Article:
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Freedom, the first of two planned volumes, is Patterson’s attempt to explain why one culture valued liberty while so many others did not. His effort is of particular interest, given how long it took for freedom–with the concomitant protection of democratic electoral processes, economic opportunity, and human rights–to finally advance in Africa, Asia, and the one-time Soviet empire.

Alas, Patterson’s ample research is undermined by his failure to clearly define freedom. Instead, he mixes three contradictory variants of the term.

One definition is most clearly identified with the Anglo, and American, political tradition: “personal freedom” from coercion by the state. It is “at its most elementary,” writes Patterson, “the sense that one, on the one hand, is not being coerced or restrained by another person in doing something desired and, on the other hand, the conviction that one can do as one pleases within the limits of another person’s desire to do the same.”

Patterson’s second form of freedom is “sovereignal,” that is, “the power to act as one pleases, regardless of the wishes of others.” This form of liberty is really authoritarianism–the right of a slaveholder or political leader, for instance, to operate without restraint. Finally, Patterson discusses “civic freedom,” which he defines as “the capacity of adult members of a community to participate in its life and governance.” Although civic freedom implies some democratic guarantees, it may allow the suppression of economic and personal liberties.

Nevertheless, Patterson argues that these often contradictory concepts “are the three constitutive elements of the uniquely Western chord of freedom.” His basic thesis is that all three developed in response to the institution of slavery.

It is a controversial and provocative argument. In brief, Patterson contends that the fear of slavery first created a real love of personal freedom among women, who were most at risk of enslavement and who could yearn for emancipation because their honor would not have been destroyed by a period of enslavement. Civic freedom developed in Greece as part of what Patterson calls “the struggle between the free small farmers and the land-owning elite.” Slavery played a decisive role in this struggle, in Patterson’s view, because small producers envied the larger slaveholders and demanded civic equality.

Lastly, “sovereignal” freedom naturally reflected the rights of the slave owner. This philosophy later grew in its larger sense–“the Homeric notion of the free community”–in response to the Persian and Peloponnesian Wars. “Free” came to mean cultural imperialism, the superiority of Greeks as a collective unit.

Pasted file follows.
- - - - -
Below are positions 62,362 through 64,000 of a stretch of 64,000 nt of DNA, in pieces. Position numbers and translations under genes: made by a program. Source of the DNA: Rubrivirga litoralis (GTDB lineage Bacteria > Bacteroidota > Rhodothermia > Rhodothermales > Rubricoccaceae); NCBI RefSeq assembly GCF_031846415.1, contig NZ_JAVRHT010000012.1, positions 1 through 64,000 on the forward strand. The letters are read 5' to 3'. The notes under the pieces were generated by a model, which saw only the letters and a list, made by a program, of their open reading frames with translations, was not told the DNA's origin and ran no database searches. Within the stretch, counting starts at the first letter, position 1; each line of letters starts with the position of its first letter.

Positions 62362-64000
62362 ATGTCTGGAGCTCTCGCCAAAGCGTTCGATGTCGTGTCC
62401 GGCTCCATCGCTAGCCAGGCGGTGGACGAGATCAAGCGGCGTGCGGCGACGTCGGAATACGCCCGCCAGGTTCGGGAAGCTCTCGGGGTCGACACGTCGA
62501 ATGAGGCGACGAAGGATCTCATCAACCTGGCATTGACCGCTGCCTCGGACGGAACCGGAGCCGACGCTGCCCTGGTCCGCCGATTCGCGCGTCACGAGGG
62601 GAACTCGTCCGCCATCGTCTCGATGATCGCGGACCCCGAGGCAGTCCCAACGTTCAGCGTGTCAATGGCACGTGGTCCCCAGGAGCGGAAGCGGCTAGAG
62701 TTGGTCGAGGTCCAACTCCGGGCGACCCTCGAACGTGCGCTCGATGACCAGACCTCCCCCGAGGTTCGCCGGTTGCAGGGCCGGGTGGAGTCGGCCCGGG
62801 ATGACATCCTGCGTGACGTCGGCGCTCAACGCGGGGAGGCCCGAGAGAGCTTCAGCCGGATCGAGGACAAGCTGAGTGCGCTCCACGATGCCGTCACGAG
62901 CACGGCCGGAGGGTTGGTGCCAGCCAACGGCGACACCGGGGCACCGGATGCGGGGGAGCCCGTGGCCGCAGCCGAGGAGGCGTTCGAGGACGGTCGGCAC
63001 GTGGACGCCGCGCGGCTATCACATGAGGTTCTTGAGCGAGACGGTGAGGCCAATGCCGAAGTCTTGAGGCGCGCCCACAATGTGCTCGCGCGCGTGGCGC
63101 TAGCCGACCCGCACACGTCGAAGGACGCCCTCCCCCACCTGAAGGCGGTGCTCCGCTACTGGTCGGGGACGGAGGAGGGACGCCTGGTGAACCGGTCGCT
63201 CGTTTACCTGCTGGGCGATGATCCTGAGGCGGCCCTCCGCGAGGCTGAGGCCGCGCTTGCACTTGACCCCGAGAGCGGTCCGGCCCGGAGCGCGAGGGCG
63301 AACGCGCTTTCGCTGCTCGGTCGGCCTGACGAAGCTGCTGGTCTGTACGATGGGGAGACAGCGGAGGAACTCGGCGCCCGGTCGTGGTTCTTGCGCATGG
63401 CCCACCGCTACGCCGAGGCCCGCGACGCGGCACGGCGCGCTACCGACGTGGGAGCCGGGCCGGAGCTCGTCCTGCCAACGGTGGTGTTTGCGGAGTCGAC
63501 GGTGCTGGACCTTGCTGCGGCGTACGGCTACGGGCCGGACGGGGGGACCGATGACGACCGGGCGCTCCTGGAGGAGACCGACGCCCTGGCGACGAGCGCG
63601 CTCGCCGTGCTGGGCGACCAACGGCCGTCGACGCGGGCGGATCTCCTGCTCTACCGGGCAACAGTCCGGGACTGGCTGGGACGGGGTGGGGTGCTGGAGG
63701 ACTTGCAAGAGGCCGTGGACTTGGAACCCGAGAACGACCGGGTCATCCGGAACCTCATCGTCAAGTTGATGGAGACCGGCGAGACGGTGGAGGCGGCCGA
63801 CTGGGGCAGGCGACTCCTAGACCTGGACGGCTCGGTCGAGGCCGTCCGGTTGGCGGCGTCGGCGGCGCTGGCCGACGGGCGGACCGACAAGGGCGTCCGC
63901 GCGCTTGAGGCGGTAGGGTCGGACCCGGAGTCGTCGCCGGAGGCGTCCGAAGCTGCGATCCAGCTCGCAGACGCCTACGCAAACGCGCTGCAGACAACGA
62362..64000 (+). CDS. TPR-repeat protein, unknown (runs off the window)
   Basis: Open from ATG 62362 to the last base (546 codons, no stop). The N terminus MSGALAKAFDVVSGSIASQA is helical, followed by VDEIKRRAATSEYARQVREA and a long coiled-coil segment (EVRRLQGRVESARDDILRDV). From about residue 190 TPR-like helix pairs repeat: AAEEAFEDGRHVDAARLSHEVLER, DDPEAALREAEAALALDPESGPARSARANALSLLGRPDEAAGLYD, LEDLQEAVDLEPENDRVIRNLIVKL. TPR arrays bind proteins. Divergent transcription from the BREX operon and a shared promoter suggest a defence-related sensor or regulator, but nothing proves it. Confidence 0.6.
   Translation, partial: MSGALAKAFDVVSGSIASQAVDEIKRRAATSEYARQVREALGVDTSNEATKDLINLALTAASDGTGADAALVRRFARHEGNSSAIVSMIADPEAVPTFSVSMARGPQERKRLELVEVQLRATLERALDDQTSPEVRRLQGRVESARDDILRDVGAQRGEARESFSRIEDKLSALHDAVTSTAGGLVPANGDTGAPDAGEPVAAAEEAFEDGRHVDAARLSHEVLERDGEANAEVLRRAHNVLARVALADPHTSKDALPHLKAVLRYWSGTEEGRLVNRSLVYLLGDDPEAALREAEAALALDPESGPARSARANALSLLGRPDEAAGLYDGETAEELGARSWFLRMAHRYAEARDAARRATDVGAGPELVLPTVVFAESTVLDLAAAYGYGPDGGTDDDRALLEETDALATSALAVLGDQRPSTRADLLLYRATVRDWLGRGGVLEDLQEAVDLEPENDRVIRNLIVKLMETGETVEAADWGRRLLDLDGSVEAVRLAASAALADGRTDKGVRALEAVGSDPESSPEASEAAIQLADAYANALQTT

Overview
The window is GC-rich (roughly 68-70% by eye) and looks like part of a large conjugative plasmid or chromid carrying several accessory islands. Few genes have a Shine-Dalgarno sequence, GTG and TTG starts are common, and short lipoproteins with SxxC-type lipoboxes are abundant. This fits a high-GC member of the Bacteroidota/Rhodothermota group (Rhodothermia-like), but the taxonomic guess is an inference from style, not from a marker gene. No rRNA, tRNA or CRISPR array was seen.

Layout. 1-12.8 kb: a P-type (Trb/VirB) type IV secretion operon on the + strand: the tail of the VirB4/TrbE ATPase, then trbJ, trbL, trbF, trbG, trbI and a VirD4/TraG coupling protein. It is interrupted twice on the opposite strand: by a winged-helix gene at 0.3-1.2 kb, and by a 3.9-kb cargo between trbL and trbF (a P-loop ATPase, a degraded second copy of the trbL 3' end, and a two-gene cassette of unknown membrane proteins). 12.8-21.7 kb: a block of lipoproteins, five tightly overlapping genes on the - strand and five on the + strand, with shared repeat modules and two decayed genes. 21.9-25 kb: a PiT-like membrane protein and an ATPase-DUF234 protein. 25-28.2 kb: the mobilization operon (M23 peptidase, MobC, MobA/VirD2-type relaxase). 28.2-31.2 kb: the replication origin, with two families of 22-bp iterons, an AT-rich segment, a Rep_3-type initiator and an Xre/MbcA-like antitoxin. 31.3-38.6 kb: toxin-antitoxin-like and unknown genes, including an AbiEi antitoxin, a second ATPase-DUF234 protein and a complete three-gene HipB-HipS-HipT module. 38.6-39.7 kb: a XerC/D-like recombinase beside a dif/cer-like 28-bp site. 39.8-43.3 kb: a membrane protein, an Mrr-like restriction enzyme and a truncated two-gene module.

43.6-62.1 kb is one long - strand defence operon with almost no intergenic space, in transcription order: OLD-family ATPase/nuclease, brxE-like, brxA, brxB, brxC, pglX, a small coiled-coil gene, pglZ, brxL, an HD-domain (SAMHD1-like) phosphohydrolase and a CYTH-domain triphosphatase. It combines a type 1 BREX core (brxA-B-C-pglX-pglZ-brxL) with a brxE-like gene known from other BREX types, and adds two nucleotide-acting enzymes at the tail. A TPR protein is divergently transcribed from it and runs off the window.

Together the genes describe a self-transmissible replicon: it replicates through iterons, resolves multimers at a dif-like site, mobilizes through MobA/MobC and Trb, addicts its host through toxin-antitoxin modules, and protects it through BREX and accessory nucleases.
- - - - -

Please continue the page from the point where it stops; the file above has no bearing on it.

Alas, Patterson’s conclusions exceed his evidence. While the existence of such a dramatic counterpoint to liberty as slavery undoubtedly helped foster an appreciation of what it means to be free, a multitude of other factors were also obviously at work–and presumably account for why other slave societies never developed a similar appreciation of freedom.

Patterson goes on to track the three variants of liberty through Roman times (in which he finds slavery having a different, but still important, impact), the early Christian era, and Medieval Europe. He unsatisfactorily tries to force the apostle Paul’s doctrines into his framework, but Patterson rightly notes how the Christian concept of spiritual equality undermined the institution of slavery, creating “a major crisis for the entire system” as early as 700 A.D.

But Patterson’s most important argument remains the relationship of slavery to liberty. This history of slavery as “the handmaiden” of freedom, writes Patterson, “has bruited in the open what we cannot stand to hear, that inhering in the good which we defend with our lives is often the very evil we most abhor.” Indeed, Patterson seems ambivalent about this most fundamental of Western values. In his view, personal freedom, for instance, can be “evil and socially corrosive.”

Freedom is a valuable work, packed with information and thoughtful analysis. Yet Patterson’s overemphasis on the role of slavery and his muddling of the definition of freedom make the volume a frustrating read.

Doug Bandow is a Senior Fellow at the Cato Institute and a former Special Assistant to President Ronald Reagan. He is a frequent lecturer at Acton Institute events.